JUST a thought: footbridge crossing at Seaport, good idea; footbridge crossing at uni, also a good idea.
Could we look into a similar crossing in line with the southern end of Holbrook Street and the Flour Mill?
A lot of pedestrians travel from the Inveresk area into the CBD and return.
Kim Hibble, Inveresk.
Lack of Informed Consent for Data Usage
DRIVERS licence photos are being misused by the state government because it has failed to adhere to the fundamental principle of informed consent for use of personal information.
If governments are genuine in wanting us protected from misuse of our personal information by private organisations, they have to act consistently and ethically in their own use of personal data. In this case, the state government hasn't.
It has made a change by stealth without any effective information being provided to us that it was being done and without the required legislation in place to give legal effect and known protection in relation to the use of that data.
When I wrote to the state government indicating I had not been asked or given consent for the use of my personal information in the form of my driver's licence photo, I was told: "On the driver licence renewal the Personal Information Protection Statement indicates the Information collected will be utilised for a number of purposes including National Identity Matching and Verification purposes."
That is not adequate information or getting informed consent.
Margaret Sing, West Hobart.
Safe Night Program
THE Safe Night Program will be a very welcome innovation in Launceston.
I have no doubt it will be well patronised, and City Mission is undoubtedly the best organisation to coordinate it.
They have a proven history of long understanding the needs of those most disadvantaged within our community (given they've been serving them breakfast for numerous years).
Andrew Saint, Trevallyn.
I NOTE that the former leader of the Builders Labourers Federation Jack Mundey has passed away.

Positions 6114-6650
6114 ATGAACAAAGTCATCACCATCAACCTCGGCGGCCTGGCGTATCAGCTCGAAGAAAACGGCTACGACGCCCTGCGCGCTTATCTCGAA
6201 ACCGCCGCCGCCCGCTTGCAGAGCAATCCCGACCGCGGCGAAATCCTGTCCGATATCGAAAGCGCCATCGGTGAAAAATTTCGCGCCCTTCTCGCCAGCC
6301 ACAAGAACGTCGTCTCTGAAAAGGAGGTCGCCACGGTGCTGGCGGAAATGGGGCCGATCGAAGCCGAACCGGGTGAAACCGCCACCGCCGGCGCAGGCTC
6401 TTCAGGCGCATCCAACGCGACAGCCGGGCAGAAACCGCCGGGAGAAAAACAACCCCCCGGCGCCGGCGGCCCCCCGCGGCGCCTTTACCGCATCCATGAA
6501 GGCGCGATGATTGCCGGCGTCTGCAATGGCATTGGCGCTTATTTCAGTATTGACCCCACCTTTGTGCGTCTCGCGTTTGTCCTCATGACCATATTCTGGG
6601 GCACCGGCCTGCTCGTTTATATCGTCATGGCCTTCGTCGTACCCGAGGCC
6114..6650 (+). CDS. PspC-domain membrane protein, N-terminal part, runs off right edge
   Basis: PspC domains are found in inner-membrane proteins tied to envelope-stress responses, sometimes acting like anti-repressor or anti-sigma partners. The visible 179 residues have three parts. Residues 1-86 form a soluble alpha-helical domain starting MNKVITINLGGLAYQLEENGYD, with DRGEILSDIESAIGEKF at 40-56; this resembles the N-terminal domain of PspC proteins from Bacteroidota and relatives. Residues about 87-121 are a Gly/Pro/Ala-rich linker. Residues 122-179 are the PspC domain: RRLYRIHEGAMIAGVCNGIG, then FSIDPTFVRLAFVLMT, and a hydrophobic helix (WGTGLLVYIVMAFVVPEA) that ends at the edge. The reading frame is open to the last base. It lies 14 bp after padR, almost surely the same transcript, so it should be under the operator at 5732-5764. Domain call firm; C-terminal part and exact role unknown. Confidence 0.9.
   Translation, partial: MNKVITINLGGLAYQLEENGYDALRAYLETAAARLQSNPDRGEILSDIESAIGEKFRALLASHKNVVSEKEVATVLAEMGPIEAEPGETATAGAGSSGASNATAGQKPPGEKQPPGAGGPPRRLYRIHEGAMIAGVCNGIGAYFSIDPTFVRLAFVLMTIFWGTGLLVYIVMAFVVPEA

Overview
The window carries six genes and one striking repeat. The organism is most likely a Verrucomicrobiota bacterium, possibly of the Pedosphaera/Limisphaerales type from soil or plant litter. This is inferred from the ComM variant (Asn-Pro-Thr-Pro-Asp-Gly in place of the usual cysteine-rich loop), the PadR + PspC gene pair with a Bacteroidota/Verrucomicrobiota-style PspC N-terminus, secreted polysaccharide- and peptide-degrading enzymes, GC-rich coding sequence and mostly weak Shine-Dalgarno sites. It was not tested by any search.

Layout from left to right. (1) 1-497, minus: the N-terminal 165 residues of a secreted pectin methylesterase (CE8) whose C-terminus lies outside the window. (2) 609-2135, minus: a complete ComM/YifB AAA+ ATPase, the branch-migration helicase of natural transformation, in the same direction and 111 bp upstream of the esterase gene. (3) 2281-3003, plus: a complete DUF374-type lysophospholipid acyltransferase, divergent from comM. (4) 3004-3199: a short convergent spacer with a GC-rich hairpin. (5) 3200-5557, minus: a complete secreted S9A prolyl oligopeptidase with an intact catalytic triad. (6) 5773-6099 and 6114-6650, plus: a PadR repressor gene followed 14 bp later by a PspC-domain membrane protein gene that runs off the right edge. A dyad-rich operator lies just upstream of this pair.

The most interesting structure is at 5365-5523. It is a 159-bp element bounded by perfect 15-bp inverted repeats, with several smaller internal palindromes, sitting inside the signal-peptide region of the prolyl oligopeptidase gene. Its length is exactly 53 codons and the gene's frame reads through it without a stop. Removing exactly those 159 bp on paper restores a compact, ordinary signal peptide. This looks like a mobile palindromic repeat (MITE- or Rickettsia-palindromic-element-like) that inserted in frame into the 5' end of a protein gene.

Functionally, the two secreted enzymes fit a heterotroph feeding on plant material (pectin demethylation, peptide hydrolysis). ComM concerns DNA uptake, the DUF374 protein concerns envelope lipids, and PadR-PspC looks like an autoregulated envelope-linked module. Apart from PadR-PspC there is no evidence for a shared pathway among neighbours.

I am very grateful that Jack's green bans in the early 70s had a positive effect and saved many historic buildings in Sydney from developers, although I believe Jack's motive was simply to stop the developers from making a profit.
Unfortunately, greedy unions and militant union bosses like Jack priced Australia out of the running when it came to manufacturing.
Due to excessive wage claims (some as high as 25 per cent increases in Whitlam's day), we lost most of our manufacturing to countries overseas who have cheaper labour.
This attitude of money grows on trees and union greed did huge damage in Australia.
We still see the same attitude from the socialist left today who think the same, and that the government has unlimited money.
Not so. Someone somewhere has to pay at the end of the day.
Jack's legacy has been positive, but also negative.
Rod Force, Sandy Bay.
Housing initiatives to lead recovery
AS WE begin easing lockdown restrictions the balance is shifting from managing a health crisis to an economic one.
Tasmania's construction industry was lucky to remain open because of the dogged commitment by businesses and workers to follow strict rules. Keeping the industry open was crucial to help cushion the devastating blow taken by other industries, and without it, there was a risk that the economy could have stalled altogether.
As in times past the building industry will need to take the lead in rebuilding our economy. Australian Bureau of Statistics data shows for every $1 million spent on construction, $2.9 million in output is generated in the economy. That is money that goes into the retail shops, hotels, restaurants, and bars which have suffered the most.
But this is about more than money. We have an opportunity to build a fairer and more productive economy.
Building a fairer housing sector would be a worthwhile place to start.
This means building across the spectrum of needs - social housing, affordable housing, and housing which better meets the needs of a modern and increasingly metropolitan population. Having more families own their home must be at the core of this strategy. Housing is the single biggest creator of wealth for low and middle-income families. The biggest barrier to homeownership is the deposit gap. Many people already pay as much or more for in rent than they would for a mortgage, but saving a deposit is beyond them. Why not look to expand the first home builders grant, boost the payment to $40,000 for a period and make it available for anyone wanting to purchase a new home. This will put more people in their own home, build wealth and support jobs.
We also need to take a serious look at the planning system. The sooner the government can bring forward the statewide planning scheme the better. The system is overly complex, reduces supply in the areas where people most want to live and means we pay more for our homes than we should.
Building a fairer housing sector and supporting more people from owning their own home is a sure-fire way to fast track our recovery. It brings long-term social benefits that come with homeownership and is a fair and productive way to peg back some of the wealth that households have lost during this crisis.
That's why Master Builders is calling on the government to use the housing sector as an engine for growth in our post-COVID-19 economy.
Matthew Pollock, executive director Master Builders Tasmania